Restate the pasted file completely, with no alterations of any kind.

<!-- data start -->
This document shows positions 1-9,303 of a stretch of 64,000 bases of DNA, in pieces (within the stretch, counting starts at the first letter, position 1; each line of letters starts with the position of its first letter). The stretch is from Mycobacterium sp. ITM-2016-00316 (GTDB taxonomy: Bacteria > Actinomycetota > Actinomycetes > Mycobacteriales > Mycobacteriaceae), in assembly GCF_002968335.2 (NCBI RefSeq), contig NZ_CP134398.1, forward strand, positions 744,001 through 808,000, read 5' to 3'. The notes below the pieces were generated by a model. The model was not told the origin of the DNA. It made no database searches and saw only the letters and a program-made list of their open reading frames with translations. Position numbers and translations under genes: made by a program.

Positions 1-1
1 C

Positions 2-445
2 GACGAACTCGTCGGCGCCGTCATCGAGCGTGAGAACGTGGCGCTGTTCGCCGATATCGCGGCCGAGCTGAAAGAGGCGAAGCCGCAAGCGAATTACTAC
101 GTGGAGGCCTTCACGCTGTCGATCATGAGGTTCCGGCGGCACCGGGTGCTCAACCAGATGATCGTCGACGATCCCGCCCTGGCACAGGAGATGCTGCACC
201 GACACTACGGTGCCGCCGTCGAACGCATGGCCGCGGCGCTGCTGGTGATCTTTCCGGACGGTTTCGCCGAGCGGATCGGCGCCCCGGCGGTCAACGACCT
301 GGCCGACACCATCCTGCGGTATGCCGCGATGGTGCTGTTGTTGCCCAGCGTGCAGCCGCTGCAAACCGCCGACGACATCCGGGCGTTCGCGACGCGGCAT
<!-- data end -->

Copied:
This document shows positions 1-9,303 of a stretch of 64,000 bases of DNA, in pieces (within the stretch, counting starts at the first letter, position 1; each line of letters starts with the position of its first letter). The stretch is from Mycobacterium sp. ITM-2016-00316 (GTDB taxonomy: Bacteria > Actinomycetota > Actinomycetes > Mycobacteriales > Mycobacteriaceae), in assembly GCF_002968335.2 (NCBI RefSeq), contig NZ_CP134398.1, forward strand, positions 744,001 through 808,000, read 5' to 3'. The notes below the pieces were generated by a model. The model was not told the origin of the DNA. It made no database searches and saw only the letters and a program-made list of their open reading frames with translations. Position numbers and translations under genes: made by a program.

Positions 1-1
1 C

Positions 2-445
2 GACGAACTCGTCGGCGCCGTCATCGAGCGTGAGAACGTGGCGCTGTTCGCCGATATCGCGGCCGAGCTGAAAGAGGCGAAGCCGCAAGCGAATTACTAC
101 GTGGAGGCCTTCACGCTGTCGATCATGAGGTTCCGGCGGCACCGGGTGCTCAACCAGATGATCGTCGACGATCCCGCCCTGGCACAGGAGATGCTGCACC
201 GACACTACGGTGCCGCCGTCGAACGCATGGCCGCGGCGCTGCTGGTGATCTTTCCGGACGGTTTCGCCGAGCGGATCGGCGCCCCGGCGGTCAACGACCT
301 GGCCGACACCATCCTGCGGTATGCCGCGATGGTGCTGTTGTTGCCCAGCGTGCAGCCGCTGCAAACCGCCGACGACATCCGGGCGTTCGCGACGCGGCAT